As I mention in a previous post, there is much appeal to utilizing ecological models and frameworks to understand phenomenon that one might not immediately associate with the field of biological ecology. In this article I outline how the framework of infrastructural ecology can help the analysis and conceptual design for site sustainability and resilience.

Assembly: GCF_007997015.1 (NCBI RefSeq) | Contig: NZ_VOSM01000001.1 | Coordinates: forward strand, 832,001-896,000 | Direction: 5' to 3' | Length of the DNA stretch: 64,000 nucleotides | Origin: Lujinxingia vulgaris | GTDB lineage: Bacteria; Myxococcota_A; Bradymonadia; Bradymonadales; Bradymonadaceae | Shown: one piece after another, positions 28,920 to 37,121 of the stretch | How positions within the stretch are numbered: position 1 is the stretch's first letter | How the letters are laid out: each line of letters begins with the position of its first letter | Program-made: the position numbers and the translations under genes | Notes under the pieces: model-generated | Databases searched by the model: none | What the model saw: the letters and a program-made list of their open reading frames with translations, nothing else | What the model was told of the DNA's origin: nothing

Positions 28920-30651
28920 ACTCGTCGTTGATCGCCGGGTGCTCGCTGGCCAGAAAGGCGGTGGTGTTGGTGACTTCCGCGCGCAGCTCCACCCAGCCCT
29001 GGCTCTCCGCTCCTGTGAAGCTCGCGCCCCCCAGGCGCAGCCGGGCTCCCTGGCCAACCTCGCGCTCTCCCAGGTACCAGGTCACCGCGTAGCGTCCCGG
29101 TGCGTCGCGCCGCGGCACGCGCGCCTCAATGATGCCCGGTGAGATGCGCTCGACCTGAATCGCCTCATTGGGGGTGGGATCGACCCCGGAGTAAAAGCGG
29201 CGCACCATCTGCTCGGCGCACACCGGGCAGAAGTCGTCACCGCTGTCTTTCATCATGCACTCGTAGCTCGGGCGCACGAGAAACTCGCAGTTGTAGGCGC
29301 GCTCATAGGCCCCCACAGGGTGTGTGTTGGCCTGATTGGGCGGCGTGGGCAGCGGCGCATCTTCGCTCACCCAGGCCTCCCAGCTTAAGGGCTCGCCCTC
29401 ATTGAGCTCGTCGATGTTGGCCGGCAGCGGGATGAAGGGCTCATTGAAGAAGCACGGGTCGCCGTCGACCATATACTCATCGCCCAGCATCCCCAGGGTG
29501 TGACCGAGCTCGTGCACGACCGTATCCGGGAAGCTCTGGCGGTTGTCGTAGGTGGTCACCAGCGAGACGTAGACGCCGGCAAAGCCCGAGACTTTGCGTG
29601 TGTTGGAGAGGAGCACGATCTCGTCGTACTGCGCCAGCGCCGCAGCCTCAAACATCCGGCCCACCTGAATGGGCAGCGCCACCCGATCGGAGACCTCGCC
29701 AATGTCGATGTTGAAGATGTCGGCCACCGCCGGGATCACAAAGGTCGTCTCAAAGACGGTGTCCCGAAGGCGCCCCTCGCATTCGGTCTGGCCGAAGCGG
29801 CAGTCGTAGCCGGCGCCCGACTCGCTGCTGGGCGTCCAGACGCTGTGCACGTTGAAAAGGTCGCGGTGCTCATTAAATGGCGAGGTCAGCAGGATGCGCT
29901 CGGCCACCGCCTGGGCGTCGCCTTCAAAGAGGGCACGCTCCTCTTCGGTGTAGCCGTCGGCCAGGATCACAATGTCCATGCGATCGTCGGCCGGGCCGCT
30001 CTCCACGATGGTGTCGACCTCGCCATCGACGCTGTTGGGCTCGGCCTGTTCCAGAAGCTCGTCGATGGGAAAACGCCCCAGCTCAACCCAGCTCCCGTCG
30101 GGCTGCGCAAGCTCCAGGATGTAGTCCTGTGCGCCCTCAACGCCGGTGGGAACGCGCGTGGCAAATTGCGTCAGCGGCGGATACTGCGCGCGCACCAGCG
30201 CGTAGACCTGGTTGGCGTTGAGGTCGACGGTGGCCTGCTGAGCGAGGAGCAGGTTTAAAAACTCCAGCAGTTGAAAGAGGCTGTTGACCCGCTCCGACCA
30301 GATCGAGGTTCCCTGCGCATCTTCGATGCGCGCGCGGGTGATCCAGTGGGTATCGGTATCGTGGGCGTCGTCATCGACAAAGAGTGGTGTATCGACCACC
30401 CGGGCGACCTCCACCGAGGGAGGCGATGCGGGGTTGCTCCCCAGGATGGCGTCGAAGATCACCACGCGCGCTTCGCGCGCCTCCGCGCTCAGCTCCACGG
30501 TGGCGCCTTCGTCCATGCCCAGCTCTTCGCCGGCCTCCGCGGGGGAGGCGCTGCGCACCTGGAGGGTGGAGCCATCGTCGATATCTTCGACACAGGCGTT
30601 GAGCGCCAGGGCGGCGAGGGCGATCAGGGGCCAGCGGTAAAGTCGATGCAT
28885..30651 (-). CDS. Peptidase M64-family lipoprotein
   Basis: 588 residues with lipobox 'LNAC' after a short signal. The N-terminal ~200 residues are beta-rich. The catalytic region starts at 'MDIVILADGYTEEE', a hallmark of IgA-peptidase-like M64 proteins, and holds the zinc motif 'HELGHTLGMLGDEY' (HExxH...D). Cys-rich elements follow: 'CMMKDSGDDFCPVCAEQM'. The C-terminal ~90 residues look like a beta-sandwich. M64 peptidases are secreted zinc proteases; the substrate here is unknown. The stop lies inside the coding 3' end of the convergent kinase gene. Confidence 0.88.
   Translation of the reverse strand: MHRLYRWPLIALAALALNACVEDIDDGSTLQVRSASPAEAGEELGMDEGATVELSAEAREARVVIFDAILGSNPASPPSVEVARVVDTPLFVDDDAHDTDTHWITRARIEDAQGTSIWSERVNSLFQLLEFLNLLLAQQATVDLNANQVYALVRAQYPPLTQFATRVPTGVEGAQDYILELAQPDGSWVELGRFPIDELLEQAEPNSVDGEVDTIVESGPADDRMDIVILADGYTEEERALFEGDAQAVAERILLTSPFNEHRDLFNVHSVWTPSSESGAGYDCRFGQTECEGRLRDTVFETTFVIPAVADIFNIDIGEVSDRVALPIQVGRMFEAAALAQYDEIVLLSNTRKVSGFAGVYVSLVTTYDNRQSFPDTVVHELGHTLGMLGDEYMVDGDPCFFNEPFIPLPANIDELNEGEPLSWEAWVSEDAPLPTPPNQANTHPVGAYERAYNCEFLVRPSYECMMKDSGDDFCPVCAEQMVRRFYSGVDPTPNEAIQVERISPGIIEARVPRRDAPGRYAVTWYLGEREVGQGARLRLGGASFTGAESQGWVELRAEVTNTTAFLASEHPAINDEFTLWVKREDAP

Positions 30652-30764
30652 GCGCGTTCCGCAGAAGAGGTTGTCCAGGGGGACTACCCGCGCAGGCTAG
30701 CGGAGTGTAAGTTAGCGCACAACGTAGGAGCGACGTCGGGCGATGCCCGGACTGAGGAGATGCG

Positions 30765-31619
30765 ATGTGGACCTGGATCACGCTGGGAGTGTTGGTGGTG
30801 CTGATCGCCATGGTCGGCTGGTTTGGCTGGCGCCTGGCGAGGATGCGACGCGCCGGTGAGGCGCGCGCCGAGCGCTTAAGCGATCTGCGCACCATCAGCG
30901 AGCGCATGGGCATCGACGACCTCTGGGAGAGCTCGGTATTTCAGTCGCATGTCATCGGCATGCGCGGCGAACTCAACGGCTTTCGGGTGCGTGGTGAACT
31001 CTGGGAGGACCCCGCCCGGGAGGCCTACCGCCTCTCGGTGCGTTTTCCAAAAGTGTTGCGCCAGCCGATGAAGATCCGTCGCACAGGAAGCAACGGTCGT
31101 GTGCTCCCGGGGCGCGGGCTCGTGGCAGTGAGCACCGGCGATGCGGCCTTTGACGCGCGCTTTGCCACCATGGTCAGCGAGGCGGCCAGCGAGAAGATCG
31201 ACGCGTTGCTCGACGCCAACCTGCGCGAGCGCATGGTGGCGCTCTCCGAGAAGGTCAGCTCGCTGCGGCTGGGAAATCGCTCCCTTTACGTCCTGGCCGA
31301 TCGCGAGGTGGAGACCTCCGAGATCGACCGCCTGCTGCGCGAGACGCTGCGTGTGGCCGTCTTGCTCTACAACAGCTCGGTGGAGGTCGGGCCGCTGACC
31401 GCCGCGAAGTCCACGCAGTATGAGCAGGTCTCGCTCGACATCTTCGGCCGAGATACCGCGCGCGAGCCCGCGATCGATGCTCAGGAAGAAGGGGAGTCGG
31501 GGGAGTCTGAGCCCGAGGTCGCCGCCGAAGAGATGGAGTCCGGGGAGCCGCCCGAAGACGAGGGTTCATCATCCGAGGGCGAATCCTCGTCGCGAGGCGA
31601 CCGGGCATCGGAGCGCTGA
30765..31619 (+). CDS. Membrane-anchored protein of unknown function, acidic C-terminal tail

It’s undoubtedly a buzzword of sustainable development, but what does it really refer to? I’ve identified two main “schools” of green infrastructure thought: the city-centric school and the natural resource-centric school. These two schools focus on different, yet complementary aspects of sustainable development. In the former, green infrastructure refers to the action of “greening” existing infrastructure that serves cities. The emphasis is on city resource, material, energy, and even economic flows. In the latter school, green infrastructure refers to the the action of “infrastructuring” greenness, or the systematization and rationalization of natural and working open space planning. Here, the emphasis is on acknowledgment and protection of ecological services and natural resources that support humans from outside urban areas.